Jim Senn is Director, Center for Global Business Leadership at Georgia State University. The following excerpts come from his article of the same name in the January 2007 issue of Executive Leadership Today, published by the Center. I think it is just as relevant today as when it was published. Jim was one of my professors in the GSU EMBA.

Jim Senn has written a powerful article about credibility, how we get it and how we lose it as leaders. Although I have heard the argument, “The Church is not a business,” I find these same principles, though derived here from a business setting, hold just as true of church leaders. We, the laity, live our lives in the culture of business. We see, painfully at times, what good leadership and bad leadership look like. People bring expectations from one area of their lives into others. We laity are like that. These words describe our expectations of church leaders as well as those in our work world.

In his article, Senn asserts:

As important as it is to evaluate executive quality by an ability to present well-articulated visions and to craft and effectively execute high impact strategies, neither comprise the true foundation on which a leader builds great performance. The bedrock of all leadership is credibility.

The essential and most valuable asset of a true leader is the trust that results from having impeccable credibility. Yet, credibility is not a skill that can be acquired through practice, nor is it a capability instilled through mastery of principles and practices. It is a judgment made by others often based on their first-hand experience, perhaps combined with consensus opinion. Therefore, a leader’s credibility cannot be created or constructed. It must be conveyed.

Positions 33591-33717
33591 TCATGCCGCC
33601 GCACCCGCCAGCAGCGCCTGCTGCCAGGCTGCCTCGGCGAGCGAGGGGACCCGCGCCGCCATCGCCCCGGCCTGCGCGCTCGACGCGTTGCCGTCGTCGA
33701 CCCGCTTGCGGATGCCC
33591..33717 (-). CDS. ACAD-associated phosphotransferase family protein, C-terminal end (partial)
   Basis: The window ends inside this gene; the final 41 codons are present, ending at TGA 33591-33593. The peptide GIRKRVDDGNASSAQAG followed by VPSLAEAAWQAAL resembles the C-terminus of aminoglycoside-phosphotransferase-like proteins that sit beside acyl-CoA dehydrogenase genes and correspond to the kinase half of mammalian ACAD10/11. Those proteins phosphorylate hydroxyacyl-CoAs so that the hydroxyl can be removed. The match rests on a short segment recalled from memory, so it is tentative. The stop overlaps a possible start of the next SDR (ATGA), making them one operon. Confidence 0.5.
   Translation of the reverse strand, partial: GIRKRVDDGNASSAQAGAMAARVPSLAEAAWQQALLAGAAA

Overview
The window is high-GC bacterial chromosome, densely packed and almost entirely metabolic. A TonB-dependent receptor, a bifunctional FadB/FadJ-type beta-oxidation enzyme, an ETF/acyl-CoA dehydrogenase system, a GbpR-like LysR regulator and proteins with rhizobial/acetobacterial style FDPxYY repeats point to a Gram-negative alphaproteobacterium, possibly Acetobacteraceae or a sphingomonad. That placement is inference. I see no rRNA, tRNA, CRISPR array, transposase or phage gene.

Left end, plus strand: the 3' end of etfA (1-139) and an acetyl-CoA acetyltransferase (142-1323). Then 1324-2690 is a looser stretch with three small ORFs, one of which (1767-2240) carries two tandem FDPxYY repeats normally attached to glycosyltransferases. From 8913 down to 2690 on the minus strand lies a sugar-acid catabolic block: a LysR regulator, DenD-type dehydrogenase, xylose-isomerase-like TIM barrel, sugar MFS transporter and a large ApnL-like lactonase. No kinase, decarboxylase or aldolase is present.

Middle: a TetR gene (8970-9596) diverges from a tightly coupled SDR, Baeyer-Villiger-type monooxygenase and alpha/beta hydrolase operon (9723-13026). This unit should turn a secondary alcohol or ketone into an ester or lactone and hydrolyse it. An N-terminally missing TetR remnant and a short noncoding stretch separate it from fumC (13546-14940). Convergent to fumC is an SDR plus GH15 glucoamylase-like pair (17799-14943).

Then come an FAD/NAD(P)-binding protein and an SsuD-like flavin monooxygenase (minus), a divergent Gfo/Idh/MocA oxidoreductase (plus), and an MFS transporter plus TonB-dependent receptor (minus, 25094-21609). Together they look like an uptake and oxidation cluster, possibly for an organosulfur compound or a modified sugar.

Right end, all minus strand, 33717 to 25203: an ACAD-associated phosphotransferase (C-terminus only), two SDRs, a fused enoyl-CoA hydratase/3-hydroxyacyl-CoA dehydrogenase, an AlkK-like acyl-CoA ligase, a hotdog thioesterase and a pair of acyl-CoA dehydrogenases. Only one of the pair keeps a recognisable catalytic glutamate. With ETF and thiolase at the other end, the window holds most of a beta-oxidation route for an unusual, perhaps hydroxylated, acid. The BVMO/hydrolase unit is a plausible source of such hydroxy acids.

Executives who are judged to have impeccable credibility adhere to the principles of clarity, openness, transparency and truthfulness in their business and personal practices.

When I was leading our company, I used to tell our people, “Where customers are concerned, feelings are facts, perception is reality.” Lay leaders have a perception about what good leadership is, and they know it when they see it. As we are taught in Natural Church Development Coach training, “The leaders of a church are either making it a healthier place, or an unhealthier place.” Nothing ever stays the same. So the question for every church leader is, “Do your people perceive that you model clarity, openness, transparency and truthfulness?”


Stakeholders, Senn says, expect leaders to: